As a result, less and less people opted to own cows in Cuba apart from one for milking. This is because those who earned more than one cow would be investigated if one cow died while the other survived.
Some farmers even hid calves to avoid being caught when they eventually killed them for beef.
This law also saw an increase in cattle rustlers and those who were caught would face up to 15 years in jail – which is a term longer than what some people face for murder in the same country.
Over fifty years later, this rule is still in place today.
This is why there is such a shortage of beef in Cuba. Although selling and buying beef itself is not illegal, the killing of cows and the production of beef without the government’s permission is.
Can You Buy Beef In Cuba?
If you have heard that beef is illegal in Cuba and you are concerned because you ate beef when you last visited the country, then don’t worry – beef can still be sold, bought, and eaten in the country as long as the beef was produced with the government’s permission.
So if you ate in a restaurant and were given beef, it is very likely that the beef you ate was legal.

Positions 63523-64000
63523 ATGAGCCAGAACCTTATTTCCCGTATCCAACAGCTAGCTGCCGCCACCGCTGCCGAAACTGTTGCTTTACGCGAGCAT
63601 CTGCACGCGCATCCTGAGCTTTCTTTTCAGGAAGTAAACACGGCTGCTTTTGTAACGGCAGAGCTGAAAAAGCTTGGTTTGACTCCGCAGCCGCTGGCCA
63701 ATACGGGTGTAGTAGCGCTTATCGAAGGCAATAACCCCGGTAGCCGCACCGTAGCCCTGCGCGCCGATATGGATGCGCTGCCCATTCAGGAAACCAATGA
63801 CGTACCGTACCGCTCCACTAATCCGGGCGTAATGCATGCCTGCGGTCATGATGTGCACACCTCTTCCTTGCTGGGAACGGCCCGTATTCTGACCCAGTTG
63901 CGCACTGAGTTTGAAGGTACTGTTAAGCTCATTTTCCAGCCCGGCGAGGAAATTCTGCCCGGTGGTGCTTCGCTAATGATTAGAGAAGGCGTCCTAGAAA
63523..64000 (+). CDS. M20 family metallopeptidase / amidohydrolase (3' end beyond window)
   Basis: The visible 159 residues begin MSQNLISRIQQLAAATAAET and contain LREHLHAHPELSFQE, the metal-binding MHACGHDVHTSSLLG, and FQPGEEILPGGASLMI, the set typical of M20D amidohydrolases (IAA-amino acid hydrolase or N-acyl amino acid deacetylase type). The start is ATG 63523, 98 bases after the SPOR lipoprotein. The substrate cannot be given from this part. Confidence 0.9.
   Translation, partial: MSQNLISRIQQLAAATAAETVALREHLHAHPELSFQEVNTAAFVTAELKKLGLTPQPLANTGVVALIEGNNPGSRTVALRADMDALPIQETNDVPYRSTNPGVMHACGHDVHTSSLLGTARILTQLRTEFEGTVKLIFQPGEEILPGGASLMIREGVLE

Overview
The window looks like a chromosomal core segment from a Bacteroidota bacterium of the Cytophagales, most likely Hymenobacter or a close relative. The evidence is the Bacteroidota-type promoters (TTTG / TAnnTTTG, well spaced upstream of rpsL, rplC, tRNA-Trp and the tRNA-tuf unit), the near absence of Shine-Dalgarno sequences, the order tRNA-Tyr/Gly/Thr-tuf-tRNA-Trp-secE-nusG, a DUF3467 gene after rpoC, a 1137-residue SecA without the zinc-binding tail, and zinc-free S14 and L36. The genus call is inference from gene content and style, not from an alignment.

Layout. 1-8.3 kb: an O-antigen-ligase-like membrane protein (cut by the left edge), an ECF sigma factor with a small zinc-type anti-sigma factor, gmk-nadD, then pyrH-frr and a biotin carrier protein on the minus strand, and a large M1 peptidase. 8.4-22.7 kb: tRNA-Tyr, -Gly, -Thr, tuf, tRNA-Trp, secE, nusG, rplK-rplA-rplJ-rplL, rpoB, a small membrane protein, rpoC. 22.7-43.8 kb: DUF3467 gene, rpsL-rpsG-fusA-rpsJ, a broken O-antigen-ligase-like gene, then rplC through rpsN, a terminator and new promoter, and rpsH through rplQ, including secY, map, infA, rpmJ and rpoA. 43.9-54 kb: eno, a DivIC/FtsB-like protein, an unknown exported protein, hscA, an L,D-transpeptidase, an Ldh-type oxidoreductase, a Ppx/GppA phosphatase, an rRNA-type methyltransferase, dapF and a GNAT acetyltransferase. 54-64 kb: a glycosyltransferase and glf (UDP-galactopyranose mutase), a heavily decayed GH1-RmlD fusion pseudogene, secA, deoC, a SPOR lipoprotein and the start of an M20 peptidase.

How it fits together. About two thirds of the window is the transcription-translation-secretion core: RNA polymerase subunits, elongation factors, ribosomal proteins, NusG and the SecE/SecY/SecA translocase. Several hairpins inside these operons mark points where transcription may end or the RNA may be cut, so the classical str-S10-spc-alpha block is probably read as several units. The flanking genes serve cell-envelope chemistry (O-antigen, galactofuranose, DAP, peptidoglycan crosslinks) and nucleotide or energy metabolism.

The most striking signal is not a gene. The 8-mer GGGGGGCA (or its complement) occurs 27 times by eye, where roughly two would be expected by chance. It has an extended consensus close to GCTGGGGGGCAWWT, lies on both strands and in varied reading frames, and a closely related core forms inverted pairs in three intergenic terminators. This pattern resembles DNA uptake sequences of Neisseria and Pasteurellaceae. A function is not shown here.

Beef is generally kept for children and pregnant women because it is believed that beef will provide them with the correct nutrients to help avoid illness and promote growth.
However, it is possible for you to find beef available for purchase in certain markets and restaurants.
There is also a black market in Cuba where you can buy illegal beef (beef that was not made with the government’s permission, thus involving the illegal killing of a cow) where it may be sold under fake names such as ‘forbidden meat’ or ‘paddock chicken’ – but purchasing these codenamed beef will land you in hot water.
Killing a cow yourself will even get you into more trouble.
The maximum sentence for killing a cow without the Cuban government’s permission is 15 years, which has led to a joke circulating around Cuba that it is the only country in the world where you can go to jail longer for killing a cow than a person.
The Future For Beef In Cuba
The law banning the killing of cows without the Cuban government’s permission has persisted for over 50 years – but the future’s looking bright for Cuban citizens hoping for a more diverse diet in the future.